Educating Jewish children with the same methods as public school kids is, at the very least, a major disservice. Before looking elsewhere for guidance on bullying and the like, let us ask ourselves: Did I try to do everything the Torah teaches on the matter?
By Rabbi Mordechai Lipskier
One of the highlights of the Kohen Gadol’s avodah on Yom Kippur mentioned in this week’s sedra was the lottery he made to determine which goat would be brought as a korban and which would be sent to Azazel.
Why did he have to make a lottery? Couldn’t he just choose on his own?
When Eliyahu HaNavi wanted to prove, once and for all, that Hashem is the only true G-d and that the avodah zarah of Ba’al was worthless, he set up a challenge. Both he and the neviei haBa’al would bring a bull onto their mizbe’ach and the mizbe’ach upon which a heavenly fire descended would be proven truthful.
The neviei haBa’al paraded with their bull towards their mizbe’ach but suddenly their bull mysteriously refused to continue walking. Nothing they did helped. Eliyahu went over to the bull and quietly asked it about its behavior. The bull explained that it was hurt and offended to be used by the Ba’al while his friend was fortunate enough to be used by the side of Hashem!
Hearing the bull’s reasonable argument, Eliyahu explained to the bull that just like his friend, he too would be on Hashem’s side, because he would be key in demonstrating that the Ba’al is false. The bull accepted Eliyahu’s words and went on to fulfill his duty.
Similarly, Hashem wanted to show sensitivity to the goat. Had the kohen gadol simply chosen one, it could be interpreted that one was superior to the other. By making a lottery, it was clear that it was Hashem choosing each goat for its unique job. For this reason, the Torah mentions several times the fact that the Azazel goat should “Stand before Hashem,” during the whole process of the lottery and the offering of the other goat. This was to demonstrate that he is no less “before Hashem;” he, too, is an essential part of bringing atonement for the Yidden.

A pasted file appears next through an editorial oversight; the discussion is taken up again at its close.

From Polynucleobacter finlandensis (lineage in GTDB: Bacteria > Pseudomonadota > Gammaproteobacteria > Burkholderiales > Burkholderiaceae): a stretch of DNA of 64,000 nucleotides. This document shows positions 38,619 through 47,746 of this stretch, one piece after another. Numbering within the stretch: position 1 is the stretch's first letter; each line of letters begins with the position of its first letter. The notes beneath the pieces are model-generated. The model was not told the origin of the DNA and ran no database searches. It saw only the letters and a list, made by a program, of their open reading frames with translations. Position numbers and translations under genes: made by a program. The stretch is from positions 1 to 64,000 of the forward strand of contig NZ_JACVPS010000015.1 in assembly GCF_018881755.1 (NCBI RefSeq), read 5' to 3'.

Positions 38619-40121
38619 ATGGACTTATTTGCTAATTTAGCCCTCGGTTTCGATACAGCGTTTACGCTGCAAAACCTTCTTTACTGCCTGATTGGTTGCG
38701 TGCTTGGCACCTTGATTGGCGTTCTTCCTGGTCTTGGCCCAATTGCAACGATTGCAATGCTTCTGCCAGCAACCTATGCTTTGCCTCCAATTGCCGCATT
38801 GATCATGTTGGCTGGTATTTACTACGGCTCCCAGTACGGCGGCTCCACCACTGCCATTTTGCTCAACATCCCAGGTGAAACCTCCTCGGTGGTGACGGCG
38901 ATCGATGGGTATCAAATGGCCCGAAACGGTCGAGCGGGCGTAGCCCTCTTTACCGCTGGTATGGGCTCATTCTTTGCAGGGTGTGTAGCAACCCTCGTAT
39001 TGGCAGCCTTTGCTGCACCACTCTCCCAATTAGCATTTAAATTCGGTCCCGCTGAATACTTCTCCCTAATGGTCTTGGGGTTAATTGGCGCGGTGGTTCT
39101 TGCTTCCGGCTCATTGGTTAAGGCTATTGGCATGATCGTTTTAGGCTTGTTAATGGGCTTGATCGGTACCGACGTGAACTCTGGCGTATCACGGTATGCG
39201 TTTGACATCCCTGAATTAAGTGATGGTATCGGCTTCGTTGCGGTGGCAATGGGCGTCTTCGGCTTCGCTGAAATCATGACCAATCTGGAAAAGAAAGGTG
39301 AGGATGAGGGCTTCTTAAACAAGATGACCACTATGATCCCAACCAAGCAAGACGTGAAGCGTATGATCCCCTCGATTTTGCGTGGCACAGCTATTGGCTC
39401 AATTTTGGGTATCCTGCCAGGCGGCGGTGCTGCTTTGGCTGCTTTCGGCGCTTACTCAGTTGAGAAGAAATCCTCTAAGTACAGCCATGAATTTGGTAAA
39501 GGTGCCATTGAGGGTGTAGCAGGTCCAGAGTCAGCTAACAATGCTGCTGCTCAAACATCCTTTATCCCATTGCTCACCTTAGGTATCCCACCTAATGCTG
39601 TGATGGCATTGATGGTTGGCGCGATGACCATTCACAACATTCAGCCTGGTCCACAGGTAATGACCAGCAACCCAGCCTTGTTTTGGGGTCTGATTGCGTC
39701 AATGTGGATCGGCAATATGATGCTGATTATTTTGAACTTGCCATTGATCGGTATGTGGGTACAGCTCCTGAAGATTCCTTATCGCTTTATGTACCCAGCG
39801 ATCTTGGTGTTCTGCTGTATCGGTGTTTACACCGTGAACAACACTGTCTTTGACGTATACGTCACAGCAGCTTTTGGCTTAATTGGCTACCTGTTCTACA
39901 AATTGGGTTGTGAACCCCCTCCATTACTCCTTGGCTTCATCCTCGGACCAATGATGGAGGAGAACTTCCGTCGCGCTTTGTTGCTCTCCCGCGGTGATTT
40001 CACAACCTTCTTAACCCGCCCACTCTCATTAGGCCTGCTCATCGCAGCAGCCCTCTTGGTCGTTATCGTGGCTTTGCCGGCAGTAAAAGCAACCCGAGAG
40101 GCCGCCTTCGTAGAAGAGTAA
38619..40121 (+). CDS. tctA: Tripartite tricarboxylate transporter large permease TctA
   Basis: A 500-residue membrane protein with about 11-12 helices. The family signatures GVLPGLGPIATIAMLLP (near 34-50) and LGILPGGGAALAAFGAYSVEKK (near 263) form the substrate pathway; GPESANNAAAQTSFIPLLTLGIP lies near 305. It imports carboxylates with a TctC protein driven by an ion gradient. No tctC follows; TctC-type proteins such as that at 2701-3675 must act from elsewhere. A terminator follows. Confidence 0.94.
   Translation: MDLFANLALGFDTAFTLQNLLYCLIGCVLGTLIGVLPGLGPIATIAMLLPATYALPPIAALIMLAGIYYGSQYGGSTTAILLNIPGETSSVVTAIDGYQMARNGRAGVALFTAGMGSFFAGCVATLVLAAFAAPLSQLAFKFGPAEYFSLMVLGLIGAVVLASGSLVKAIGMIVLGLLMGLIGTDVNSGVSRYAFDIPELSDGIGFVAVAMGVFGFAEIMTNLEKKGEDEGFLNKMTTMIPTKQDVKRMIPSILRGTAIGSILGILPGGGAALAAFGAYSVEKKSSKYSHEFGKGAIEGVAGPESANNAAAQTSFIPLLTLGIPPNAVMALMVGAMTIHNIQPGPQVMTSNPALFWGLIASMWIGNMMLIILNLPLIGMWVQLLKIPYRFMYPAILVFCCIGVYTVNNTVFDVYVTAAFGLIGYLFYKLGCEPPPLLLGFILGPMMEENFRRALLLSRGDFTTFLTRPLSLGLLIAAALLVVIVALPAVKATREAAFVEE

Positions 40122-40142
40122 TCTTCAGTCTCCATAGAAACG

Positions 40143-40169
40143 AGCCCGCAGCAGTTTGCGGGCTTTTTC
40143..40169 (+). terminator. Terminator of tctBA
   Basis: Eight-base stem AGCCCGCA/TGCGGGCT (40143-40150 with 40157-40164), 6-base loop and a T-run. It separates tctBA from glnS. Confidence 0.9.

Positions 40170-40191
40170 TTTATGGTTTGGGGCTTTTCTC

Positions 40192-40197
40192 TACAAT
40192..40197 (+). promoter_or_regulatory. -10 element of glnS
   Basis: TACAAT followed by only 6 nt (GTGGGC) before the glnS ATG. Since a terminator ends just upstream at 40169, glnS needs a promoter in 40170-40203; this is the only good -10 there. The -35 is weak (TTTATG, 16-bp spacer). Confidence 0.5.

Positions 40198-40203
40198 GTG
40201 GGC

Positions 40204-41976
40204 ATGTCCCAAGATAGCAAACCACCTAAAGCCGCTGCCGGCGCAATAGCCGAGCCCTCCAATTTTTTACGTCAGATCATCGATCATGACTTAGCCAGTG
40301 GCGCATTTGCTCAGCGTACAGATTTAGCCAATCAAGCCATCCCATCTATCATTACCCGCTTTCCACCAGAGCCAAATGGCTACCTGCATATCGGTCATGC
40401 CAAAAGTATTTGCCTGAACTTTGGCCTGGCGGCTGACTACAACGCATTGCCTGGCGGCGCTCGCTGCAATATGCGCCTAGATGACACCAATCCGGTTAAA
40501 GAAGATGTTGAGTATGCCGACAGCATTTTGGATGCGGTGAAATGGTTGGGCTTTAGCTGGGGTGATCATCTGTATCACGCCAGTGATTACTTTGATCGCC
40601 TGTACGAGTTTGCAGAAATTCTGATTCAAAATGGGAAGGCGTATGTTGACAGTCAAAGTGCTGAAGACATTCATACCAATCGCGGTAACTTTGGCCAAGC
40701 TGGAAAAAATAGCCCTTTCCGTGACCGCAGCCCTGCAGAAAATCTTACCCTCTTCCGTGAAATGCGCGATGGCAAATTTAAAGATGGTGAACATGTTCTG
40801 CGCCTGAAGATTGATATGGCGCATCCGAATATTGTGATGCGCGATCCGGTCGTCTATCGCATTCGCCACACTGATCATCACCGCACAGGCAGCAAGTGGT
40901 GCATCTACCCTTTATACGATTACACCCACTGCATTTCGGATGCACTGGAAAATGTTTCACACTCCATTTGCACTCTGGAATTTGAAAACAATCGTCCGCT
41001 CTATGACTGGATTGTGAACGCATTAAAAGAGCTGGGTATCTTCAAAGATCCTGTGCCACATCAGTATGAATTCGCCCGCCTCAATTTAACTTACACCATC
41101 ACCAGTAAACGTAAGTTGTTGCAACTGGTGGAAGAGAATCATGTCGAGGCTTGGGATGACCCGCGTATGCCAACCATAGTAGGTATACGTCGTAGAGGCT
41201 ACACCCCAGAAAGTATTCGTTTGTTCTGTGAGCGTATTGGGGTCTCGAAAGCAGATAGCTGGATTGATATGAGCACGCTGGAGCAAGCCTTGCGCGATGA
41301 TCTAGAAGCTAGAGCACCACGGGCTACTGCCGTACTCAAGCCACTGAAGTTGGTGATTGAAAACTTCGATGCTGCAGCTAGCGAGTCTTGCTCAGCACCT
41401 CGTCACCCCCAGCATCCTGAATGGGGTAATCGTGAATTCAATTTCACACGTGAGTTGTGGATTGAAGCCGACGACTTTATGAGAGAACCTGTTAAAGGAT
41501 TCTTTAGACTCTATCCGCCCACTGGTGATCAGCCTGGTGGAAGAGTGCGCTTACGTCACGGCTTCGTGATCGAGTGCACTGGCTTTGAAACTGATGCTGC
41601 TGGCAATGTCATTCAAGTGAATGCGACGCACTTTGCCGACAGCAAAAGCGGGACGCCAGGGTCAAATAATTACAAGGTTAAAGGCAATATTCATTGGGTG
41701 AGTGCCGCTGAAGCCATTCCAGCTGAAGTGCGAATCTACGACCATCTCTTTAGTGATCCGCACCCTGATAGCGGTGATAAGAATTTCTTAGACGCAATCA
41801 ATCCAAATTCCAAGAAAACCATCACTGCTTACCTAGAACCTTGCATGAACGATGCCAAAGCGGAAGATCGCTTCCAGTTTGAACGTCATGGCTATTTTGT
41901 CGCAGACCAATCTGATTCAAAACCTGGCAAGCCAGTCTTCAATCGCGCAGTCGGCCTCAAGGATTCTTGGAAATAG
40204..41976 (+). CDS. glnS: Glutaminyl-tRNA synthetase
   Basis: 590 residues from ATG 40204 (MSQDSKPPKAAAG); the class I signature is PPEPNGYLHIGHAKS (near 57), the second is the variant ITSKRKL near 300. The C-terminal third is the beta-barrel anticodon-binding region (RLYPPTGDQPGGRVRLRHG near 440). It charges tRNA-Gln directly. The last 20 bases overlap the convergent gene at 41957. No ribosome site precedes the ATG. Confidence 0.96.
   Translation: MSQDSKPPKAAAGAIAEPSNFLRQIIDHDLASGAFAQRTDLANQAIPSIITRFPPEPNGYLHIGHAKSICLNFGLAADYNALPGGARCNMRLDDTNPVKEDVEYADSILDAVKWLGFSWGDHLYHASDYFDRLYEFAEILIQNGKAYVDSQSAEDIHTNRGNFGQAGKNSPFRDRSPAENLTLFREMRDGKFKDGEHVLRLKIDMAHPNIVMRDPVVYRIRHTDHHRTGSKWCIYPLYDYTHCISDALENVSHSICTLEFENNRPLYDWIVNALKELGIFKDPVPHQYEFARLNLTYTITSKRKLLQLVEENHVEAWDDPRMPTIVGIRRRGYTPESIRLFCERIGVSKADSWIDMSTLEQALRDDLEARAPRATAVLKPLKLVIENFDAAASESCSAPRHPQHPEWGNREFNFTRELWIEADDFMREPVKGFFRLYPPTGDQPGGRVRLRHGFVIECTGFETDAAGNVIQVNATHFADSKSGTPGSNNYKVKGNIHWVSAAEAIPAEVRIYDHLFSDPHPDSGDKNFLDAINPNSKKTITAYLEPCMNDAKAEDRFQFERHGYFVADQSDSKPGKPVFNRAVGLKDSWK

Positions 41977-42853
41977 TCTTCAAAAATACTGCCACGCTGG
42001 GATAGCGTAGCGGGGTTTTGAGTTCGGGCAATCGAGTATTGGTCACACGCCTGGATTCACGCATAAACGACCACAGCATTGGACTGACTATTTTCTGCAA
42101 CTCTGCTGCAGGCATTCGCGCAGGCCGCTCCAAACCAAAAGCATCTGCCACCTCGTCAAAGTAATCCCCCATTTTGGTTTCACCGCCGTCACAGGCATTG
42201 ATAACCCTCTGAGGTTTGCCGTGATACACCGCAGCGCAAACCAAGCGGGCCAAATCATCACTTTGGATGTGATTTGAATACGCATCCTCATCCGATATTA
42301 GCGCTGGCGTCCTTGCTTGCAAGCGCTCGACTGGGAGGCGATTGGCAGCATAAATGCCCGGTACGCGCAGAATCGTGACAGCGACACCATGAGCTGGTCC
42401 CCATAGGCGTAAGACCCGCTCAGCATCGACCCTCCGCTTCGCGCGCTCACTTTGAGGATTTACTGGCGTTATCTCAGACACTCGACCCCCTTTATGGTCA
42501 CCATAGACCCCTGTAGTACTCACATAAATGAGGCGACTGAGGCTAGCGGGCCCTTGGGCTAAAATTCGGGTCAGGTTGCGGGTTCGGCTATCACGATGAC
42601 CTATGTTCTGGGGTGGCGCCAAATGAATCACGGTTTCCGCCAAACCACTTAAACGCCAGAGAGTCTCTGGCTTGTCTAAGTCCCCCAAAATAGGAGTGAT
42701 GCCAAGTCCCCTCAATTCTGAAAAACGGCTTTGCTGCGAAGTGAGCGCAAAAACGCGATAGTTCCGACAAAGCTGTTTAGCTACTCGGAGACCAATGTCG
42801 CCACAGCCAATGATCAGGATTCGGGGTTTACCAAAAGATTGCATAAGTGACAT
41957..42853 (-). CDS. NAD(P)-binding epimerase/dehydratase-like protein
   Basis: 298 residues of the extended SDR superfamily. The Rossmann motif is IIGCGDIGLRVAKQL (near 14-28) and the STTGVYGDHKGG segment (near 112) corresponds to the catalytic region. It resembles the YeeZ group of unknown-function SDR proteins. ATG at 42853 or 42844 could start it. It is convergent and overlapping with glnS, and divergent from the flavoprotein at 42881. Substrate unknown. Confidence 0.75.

Why does the Torah share all this information with us?
To cultivate good middos by Yidden. If Hashem shows extra sensitivity to an animal, who does not have feelings like a human, how much more so must we be sensitive to a fellow Yid.
Aharon HaKohen and Eliyahu HaNavi were both in positions of power and could have done as they saw fit regardless of how the animals felt. But a Yid doesn’t bully, even a bull.
In the second sedra of this week, we’re given the mitzvah of v’ahavta l’reiacha komocha.
In this week’s Pirkei Avos we learn that “One who publicly humiliates his fellowman has no share in the World to Come.” We also learn, “Beloved is man, for he was created in the image of Hashem; it is even a greater love since it was made known to him that he was created in the image of Hashem.”
As the Alter Rebbe said: “The Torah is all fine character traits. Even the punishments there are in truth acts of kindness and goodness. There can be no fine character traits without Torah; there can be no Torah without fine character.”
How fortunate we are to have Toras chaim as our guide for life!
Before looking elsewhere for guidance on how to prevent bullying and the like, let us look into the mirror and ask ourselves: Did I really try to do everything the Torah teaches regarding the matter?
A Yid has a natural tendency towards goodness and kindness; it must only be cultivated and nurtured. Educating Jewish children using the same methods as are used for public school kids is, at the very least, a major disservice. They have a neshamah and the only way to reach their neshamah is through Torah.
From a very young age, Yidden are meant to be indoctrinated with the above-mentioned values of love and sensitivity. And, above all, they must see good examples of these values by the adults they look up to.
We have the greatest tools at our disposal; let’s make every effort to use them to the maximum.
 Alshich, 16:20
 Hayom Yom, 23rd of Elul
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